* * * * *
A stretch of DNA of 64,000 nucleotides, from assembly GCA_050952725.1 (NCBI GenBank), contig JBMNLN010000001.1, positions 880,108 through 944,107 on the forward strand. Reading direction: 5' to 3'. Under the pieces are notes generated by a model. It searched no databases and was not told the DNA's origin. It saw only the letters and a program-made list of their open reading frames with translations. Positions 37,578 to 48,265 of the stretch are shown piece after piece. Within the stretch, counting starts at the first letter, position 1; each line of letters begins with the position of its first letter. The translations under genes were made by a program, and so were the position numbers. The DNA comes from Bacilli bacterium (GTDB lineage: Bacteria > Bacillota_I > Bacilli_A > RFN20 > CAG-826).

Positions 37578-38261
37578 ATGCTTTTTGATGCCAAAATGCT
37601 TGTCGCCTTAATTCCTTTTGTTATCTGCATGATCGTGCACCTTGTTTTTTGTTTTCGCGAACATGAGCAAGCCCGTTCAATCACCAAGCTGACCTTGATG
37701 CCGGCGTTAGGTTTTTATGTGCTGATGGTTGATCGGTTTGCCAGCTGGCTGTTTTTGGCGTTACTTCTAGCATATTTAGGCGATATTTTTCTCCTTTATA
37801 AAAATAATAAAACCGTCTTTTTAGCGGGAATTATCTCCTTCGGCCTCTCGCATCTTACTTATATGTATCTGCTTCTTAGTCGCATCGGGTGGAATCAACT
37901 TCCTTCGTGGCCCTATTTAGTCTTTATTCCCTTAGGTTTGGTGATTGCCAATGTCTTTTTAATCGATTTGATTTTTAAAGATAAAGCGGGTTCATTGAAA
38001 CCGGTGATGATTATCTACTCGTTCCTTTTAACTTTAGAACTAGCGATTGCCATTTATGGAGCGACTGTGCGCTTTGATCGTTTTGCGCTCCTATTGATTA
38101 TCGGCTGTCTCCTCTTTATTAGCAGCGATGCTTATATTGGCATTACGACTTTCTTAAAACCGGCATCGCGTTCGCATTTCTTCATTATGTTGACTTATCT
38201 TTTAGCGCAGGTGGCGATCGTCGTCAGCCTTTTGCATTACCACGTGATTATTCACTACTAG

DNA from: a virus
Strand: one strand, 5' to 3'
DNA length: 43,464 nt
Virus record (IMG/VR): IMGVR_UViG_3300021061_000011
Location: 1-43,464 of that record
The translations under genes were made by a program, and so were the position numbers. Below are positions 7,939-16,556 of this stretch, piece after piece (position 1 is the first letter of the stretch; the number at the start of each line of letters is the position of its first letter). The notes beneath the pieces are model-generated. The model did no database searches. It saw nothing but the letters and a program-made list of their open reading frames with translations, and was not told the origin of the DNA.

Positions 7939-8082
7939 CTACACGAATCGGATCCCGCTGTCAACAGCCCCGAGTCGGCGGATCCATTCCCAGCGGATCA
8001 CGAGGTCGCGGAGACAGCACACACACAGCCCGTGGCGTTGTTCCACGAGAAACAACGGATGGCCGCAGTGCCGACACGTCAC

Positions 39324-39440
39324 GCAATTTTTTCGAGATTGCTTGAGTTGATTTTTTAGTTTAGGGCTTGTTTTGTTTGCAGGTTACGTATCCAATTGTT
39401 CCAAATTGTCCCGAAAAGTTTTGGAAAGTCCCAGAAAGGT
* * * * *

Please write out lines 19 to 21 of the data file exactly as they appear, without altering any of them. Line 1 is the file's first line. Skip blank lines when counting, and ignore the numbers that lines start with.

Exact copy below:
8001 CGAGGTCGCGGAGACAGCACACACACAGCCCGTGGCGTTGTTCCACGAGAAACAACGGATGGCCGCAGTGCCGACACGTCAC

Positions 39324-39440
39324 GCAATTTTTTCGAGATTGCTTGAGTTGATTTTTTAGTTTAGGGCTTGTTTTGTTTGCAGGTTACGTATCCAATTGTT